Blue Plate Donation: 1976 Chevrolet Corvette

UPDATE 06/05/2022: The story behind this 1976 Chevrolet Corvette is unclear since it has hit the market for a second time with the same seller. It was previously listed with No Reserve, and the indications are that it found a new owner when the hammer fell at $6,105. Maybe that person failed to produce the cash because it is again offered with No Reserve here on eBay. Spirited bidding has pushed the price to $3,750. If you are kicking yourself because you missed out last time, it appears that fate is giving you a second bite at the cherry.

05/22/2002: Many of you have heard me grouse about (well, a lot of things), but in particular, some of the seemingly decent cars that end up in the auction lot. Every now and again, however, I can see why grandad’s muscle car may end up in a place like this. The 1976 Chevrolet Corvette shown here looks great in photos, but the seller breaks out a long list of expensive mechanical issues that quickly made restoring this C3 a questionable proposition. The Corvette is a long-time California car wearing faded blue plates, and is listed here on eBay.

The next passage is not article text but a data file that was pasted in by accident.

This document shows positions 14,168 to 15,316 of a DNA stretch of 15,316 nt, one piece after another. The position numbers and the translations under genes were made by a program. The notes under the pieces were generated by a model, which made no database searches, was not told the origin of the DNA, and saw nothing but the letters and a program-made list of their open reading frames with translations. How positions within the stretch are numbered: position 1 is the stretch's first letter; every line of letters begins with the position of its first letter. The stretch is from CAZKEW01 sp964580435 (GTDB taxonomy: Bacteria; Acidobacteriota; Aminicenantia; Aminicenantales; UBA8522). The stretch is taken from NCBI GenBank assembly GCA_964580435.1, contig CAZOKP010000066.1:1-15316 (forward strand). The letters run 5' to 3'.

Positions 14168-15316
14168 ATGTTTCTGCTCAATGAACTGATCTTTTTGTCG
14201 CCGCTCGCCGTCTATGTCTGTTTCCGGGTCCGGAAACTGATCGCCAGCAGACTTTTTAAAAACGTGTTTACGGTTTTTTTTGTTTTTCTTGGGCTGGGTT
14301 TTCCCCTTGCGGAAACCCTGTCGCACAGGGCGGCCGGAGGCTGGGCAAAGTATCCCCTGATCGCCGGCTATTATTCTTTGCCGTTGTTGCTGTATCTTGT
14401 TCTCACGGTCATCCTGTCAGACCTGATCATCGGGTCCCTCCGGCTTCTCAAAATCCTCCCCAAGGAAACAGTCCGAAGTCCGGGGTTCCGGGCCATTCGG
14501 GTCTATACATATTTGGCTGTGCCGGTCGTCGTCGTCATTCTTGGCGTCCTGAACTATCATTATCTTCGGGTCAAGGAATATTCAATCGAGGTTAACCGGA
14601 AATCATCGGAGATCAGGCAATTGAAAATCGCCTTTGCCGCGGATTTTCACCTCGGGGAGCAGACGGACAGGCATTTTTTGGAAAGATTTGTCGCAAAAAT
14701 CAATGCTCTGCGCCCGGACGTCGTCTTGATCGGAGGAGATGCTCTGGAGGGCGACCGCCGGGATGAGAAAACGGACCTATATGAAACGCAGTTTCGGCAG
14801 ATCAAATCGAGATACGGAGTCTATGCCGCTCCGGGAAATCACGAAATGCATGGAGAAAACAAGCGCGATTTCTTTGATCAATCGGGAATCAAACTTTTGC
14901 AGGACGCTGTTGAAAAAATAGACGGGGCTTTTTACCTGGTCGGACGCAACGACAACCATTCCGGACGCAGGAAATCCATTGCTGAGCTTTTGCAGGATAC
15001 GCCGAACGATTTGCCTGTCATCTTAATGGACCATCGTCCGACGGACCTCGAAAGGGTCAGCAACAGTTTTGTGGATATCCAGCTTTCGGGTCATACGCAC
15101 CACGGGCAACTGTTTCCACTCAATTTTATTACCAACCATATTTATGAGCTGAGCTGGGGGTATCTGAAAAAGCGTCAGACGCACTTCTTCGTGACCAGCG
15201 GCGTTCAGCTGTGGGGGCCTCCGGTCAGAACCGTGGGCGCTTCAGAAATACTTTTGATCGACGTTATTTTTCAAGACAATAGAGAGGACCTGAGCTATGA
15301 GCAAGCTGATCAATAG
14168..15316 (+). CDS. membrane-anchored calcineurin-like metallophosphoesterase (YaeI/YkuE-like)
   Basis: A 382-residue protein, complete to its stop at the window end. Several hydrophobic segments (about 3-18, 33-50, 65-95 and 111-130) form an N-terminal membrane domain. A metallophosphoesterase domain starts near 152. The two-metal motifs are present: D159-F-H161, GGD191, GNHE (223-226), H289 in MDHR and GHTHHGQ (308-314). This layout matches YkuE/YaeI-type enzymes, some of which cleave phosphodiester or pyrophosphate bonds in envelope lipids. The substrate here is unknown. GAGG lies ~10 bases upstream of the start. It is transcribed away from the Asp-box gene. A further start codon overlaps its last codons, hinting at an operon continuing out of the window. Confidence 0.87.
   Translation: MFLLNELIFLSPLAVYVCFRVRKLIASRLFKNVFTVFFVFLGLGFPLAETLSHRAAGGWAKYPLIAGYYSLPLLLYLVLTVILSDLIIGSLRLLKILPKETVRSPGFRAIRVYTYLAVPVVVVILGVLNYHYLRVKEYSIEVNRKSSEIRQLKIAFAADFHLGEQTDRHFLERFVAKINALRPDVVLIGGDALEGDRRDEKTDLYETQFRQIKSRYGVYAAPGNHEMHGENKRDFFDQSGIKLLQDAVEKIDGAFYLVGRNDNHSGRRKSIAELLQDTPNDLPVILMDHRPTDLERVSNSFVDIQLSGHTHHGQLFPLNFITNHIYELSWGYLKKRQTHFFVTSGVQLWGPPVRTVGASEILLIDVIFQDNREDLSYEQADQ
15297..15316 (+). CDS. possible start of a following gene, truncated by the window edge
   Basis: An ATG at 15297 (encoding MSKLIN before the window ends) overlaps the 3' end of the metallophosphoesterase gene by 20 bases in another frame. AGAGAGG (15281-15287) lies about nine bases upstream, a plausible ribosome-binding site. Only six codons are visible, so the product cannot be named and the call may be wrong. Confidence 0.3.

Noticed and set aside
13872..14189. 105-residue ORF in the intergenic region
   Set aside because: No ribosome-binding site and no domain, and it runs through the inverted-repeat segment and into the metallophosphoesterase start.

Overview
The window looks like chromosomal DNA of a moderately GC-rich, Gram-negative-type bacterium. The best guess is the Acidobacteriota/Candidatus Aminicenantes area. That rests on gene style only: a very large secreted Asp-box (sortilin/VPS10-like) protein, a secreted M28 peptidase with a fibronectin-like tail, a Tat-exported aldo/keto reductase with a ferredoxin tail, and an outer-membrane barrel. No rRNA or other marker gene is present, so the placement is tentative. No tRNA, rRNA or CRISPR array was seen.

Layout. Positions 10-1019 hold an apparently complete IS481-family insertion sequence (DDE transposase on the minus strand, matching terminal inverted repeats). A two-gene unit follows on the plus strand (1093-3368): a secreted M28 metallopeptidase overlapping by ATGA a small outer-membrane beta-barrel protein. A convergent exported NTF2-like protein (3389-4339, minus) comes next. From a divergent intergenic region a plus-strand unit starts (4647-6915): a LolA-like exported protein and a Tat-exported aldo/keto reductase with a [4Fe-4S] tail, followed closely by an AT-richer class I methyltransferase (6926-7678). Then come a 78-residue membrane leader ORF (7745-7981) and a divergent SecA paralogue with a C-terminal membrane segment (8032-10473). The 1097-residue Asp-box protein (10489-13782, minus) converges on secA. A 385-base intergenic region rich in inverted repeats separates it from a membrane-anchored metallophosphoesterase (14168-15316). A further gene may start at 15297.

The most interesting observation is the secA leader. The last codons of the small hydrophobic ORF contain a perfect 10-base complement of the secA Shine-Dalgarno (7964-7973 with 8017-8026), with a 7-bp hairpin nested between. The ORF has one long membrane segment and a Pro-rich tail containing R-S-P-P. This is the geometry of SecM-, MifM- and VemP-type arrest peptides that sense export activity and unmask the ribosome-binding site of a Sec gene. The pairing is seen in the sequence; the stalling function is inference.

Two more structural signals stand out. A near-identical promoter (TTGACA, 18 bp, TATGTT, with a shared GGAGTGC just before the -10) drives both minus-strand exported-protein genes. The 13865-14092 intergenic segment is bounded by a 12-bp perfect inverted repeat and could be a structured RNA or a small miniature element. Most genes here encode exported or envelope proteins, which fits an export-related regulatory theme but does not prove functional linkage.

The seller doesn’t provide a ton of info in their listings but rather the most critical vitals to deciding whether it’s worth taking a gamble on a no reserve donation car. The listing indicates the engine makes a not-insignificant rattling sound and that the automatic transmission needs to be replaced. So, that’s two big-deal items that will need to be addressed, because if this seller indicates the engine is in need of potential replacement, there’s a good chance it is. Fortunately, finding those parts for a C4 really isn’t a big deal and this is likely one of the easier models to restore on a budget. Plus, the interior appears to be in very good shape so you likely don’t need to touch that for the time being.